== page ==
• Andreas Henrik Stibolt [da][15][16][17] (the second) (1739–1821). He saw service in the Mediterranen on board HDMS Delmenhorst and HDMS Sejeren and in 1770–71 with HDMS Prins Friderich in the squadron ordered to Algiers. Although highly commended by his senior officers, his later career as commander, and member of several naval committees in Copenhagen, was blighted by a court martial concerning the supply of masts to the navy.
    • Christopher Stibolt[19] (1747–1772), junior lieutenant on Grønland in Mediterranean, where he died off Algiers.
    • Ernst Wilhelm Stibolt [20](1741–1796) shipbuilder
    • Friderich Michael Stibolt[21] (1756–1773), junior lieutenant. unmarried
    • Hans Henrich Stibolt[21] (1735–1793), commander. Tranquebar and Mediterranean. unmarried.
    • Niels Madsen Stibolt[22] (1728–1752), junior lieutenant died in East Indies on board HDMS Bornholm. unmarried.
    • Thomas Christian Stibolt[23](1744–1816). captain. From 1760 to 1764 he made various voyages with the Danish East India company. In 1765 he sat the lieutenants entrance exam for a naval commission, in which he was judged "well qualified, but no genius". He suffered from pleurisy, and had a long convalescence on Christiansø. He served on HDMS Wagrien to the East Indies in 1782 and reported fully on the commercial usefulness of the Nicobar Islands. In June 1783 he became the third generation Stibolt to be commandant of Christiansø. In 1784 a court martial convicted him of taking bribes three years earlier in one of his official posts.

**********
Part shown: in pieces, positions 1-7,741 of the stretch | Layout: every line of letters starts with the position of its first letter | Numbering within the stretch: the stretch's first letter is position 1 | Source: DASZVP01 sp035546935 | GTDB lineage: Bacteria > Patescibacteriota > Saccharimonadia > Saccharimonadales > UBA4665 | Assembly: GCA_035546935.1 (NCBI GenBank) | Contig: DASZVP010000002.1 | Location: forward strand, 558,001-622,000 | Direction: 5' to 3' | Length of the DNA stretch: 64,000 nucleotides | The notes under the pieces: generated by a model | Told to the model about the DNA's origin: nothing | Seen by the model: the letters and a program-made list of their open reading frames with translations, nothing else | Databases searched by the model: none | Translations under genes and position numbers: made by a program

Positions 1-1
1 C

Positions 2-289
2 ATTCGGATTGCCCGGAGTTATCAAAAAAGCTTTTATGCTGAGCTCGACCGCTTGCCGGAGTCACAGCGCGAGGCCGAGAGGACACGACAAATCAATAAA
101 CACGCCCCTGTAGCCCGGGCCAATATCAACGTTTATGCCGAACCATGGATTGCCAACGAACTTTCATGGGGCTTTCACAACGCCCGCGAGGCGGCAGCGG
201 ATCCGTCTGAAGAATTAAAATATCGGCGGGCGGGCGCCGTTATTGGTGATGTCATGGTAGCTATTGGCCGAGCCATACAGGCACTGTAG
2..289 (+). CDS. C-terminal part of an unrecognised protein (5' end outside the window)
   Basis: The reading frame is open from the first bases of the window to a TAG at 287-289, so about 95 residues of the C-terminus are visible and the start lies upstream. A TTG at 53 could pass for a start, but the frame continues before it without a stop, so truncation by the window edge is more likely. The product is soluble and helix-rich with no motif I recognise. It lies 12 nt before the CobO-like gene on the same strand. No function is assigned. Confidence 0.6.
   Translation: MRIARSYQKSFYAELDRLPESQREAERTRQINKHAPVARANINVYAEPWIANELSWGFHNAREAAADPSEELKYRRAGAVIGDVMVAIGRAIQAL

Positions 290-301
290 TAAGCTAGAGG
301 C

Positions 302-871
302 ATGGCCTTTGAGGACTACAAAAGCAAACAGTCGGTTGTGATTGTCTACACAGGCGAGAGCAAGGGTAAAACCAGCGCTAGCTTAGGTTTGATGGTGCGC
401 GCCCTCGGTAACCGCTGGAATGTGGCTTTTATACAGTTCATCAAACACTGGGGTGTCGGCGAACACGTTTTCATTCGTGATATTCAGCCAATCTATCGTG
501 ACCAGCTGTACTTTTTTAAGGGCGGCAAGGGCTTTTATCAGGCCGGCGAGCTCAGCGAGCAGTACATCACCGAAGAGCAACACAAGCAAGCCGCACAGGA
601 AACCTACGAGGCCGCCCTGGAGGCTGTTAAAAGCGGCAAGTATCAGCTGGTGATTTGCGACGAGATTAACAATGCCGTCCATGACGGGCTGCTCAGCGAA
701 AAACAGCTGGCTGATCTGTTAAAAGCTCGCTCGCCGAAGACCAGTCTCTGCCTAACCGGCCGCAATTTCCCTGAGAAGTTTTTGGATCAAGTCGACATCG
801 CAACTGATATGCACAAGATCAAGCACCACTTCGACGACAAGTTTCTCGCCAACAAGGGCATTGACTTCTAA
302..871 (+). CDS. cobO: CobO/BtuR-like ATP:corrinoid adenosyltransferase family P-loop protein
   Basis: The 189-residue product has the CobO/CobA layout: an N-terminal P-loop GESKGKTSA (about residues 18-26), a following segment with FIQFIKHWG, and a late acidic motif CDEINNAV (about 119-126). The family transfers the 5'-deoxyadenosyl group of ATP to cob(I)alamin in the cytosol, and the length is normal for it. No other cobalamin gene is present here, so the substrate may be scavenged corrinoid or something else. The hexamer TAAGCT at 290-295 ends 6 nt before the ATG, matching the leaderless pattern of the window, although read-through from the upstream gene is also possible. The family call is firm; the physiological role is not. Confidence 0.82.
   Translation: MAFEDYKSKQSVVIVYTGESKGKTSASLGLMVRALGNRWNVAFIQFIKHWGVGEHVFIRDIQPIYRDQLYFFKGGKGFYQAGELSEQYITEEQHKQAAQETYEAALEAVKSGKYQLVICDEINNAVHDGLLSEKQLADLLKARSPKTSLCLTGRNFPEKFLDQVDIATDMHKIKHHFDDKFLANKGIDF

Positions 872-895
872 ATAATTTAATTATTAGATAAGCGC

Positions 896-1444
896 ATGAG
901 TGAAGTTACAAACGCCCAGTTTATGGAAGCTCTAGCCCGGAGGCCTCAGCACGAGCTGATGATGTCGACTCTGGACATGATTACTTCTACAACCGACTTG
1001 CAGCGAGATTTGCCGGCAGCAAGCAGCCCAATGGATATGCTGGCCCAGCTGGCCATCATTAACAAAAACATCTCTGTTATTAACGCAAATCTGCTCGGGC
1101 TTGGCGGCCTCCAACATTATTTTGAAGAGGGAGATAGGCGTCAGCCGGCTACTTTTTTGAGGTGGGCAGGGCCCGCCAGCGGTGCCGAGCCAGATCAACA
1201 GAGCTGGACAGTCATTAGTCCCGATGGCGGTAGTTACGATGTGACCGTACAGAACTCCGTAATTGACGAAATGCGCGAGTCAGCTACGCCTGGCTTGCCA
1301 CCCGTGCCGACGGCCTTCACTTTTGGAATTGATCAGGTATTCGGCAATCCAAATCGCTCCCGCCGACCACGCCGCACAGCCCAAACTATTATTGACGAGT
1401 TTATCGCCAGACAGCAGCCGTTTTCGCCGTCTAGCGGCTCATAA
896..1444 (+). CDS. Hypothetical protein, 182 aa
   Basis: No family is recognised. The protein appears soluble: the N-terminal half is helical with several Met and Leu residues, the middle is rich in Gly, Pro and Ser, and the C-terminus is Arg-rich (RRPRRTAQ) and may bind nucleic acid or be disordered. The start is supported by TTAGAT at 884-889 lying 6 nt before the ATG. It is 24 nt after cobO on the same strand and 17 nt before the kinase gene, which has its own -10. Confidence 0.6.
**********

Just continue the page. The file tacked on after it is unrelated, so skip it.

Notes[edit]

  1. ^ The father's origins in Schleswig-Holstein thus did not automatically award him Danish citizenship, as the Dutchies were not a formal part of Denmark. This was rectified by Hans Anderson's son, Caspar -see below
  2. ^ Caveat: The article on Danish Wikipedia da:Stibolt is doubtful on this claim to nobility!
  3. ^ The Danish rank of kaptajnløjtnant is equivalent to the most senior lieutenant in the British royal navy – see Ranks and insignia of NATO navies' officers
  4. ^ Caveat – the dates of birth of these two brothers as reported by the references in Topsøe-Jensen cannot both be correct, both being in 1744 four months apart. The Geni website separates them more believably.

References[edit]

  1. ^ Geni website Hans A Stibolt
  2. ^ Topsøe-Jensen Vol 2 p551
  3. ^ Geni website – Caspar H Stibolt
  4. ^ Finnholbek website – Caspar H Stibolt
  5. ^ Topsøe-Jensen Vol 2 p564
  6. ^ Geni website - Tyge F. Stibolt
  7. ^ Topsøe-Jensen Vol 2 p561
  8. ^ Geni website – Lorentz P Riis
  9. ^ Topsøe-Jensen Vol 2 p557
  10. ^ Geni website – Lorentz P Stibolt
  11. ^ Topsøe-Jensen Vol 2 p560
  12. ^ Geni website – Andreas P Stibolt
  13. ^ Topsøe-Jensen Vol 2 p554
  14. ^ a b Topsøe-Jensen Vol 2 p562
  15. ^ Geni website – Andreas H Stibolt
  16. ^ Topsøe-Jensen Vol 2 p552
  17. ^ Runeberg Vol 16 p 425
  18. ^ Runeberg Vol 16 p 427
  19. ^ Topsøe-Jensen Vol 2 p554
  20. ^ Runeberg Vol 16 p 426
  21. ^ a b Topsøe-Jensen Vol 2 p558
  22. ^ Topsøe-Jensen Vol 2 p561
  23. ^ Topsøe-Jensen Vol 2 p564

Citations[edit]

  • Project Runeberg – Dansk biografisk Lexikon / XVI. Bind. Skarpenberg – Sveistrup /
  • T. A. Topsøe-Jensen og Emil Marquard (1935) “Officerer i den dansk-norske Søetat 1660–1814 og den danske Søetat 1814–1932“. Two volumes.